A transatlantic corporate bill of rights

Investor privileges in EU-US trade deal threaten public interest and democracy

3 June 2013

This briefing analyses leaked proposals for so-called investor-state dispute settlement under the proposed EU-US deal and reveals a determined lobby campaign from industry lobby groups and law firms to grant unprecedented rights to corporations to sue governments for legislation and regulations that interfere with their profits.

The proposed Transatlantic Trade and Investment Partnership (TTIP) between the EU and the US will open the floodgate to multi-million Euro lawsuits from corporations challenging democratic policies to protect the environment and public health.

The proposal, which has come to light in leaked versions of the EU’s draft negotiating mandate for the transatlantic negotiations, would enable US companies investing in Europe to skirt European courts and directly challenge EU governments at offshore tribunals. EU companies investing abroad would have the same privilege in the US.

Such far-reaching investor rights would bring a corporate litigation boom – that has so far mainly affected developing countries – to the US and Europe. Investor-state disputes have risen thirteen-fold from 38 cases in 1996 to 514 cases in 2012, often involving millions of dollars and regularly undermining democratic policies. In both Uruguay and Australia, US-based tobacco giant Philip Morris has sued over health warnings on cigarette packets; Swedish energy multinational Vattenfall is seeking $3.7bn from Germany following a democratic decision to phase out nuclear energy; and US-company Lone Pine is suing Canada for US$250 million over a moratorium on controversial shale gas extraction (fracking) in Quebec.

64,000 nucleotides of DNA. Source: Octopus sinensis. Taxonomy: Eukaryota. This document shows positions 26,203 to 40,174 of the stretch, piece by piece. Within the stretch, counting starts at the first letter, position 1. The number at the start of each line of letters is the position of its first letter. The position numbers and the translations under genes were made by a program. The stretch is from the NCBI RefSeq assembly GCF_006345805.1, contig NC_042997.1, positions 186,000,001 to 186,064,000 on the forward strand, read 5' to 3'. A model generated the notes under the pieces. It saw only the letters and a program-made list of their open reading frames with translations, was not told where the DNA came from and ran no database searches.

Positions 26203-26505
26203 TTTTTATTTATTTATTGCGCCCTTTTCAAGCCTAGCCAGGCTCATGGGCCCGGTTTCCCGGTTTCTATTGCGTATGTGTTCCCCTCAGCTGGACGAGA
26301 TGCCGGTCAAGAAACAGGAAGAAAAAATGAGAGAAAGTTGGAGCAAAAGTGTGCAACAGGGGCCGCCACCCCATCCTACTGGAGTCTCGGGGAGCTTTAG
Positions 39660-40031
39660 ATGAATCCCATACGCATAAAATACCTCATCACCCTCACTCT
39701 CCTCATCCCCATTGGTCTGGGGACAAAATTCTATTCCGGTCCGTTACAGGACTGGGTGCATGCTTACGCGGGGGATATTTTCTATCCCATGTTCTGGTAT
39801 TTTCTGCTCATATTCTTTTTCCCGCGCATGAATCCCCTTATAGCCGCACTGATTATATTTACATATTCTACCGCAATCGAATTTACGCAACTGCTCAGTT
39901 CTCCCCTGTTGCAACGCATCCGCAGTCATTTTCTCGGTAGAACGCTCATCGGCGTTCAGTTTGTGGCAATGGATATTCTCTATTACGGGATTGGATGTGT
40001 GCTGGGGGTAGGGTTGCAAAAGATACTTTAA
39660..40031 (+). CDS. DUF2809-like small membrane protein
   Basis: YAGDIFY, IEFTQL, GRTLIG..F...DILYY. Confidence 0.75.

EU member states plan to approve the mandate for the EU-US negotiations at the trade ministers meeting on 14 June.

 

Published by Corporate Europe Observatory and the Transnational Institute

June 2013

 

 

 

Recent publications from Trade & Investment

Profiting from Crisis

Corporations, backed by lawyers, use international investment agreements to scavenge for profits by suing Europe’s crisis countries. While speculators making risky investments are protected, ordinary people have no such protection and – through harsh austerity policies – are being stripped of basic social rights.

No fracking way

A briefing that explores how a trade agreement currently being negotiated between the US and the EU could open the way to multi-billion euro lawsuits from companies wanting to expand “fracking” for shale gas and oil.

Tailored for Sharks

How rules are tailored and public interest surrendered to suit corporate interests in the WTO, FTAs and BITs trade and investment regime 

Trade: time for a new vision

For fairer and more democratic societies, people need to claim control over the EU’s trade and investment policy processes. We need to change EU’s trade and investment policies and the way in which decisions are made.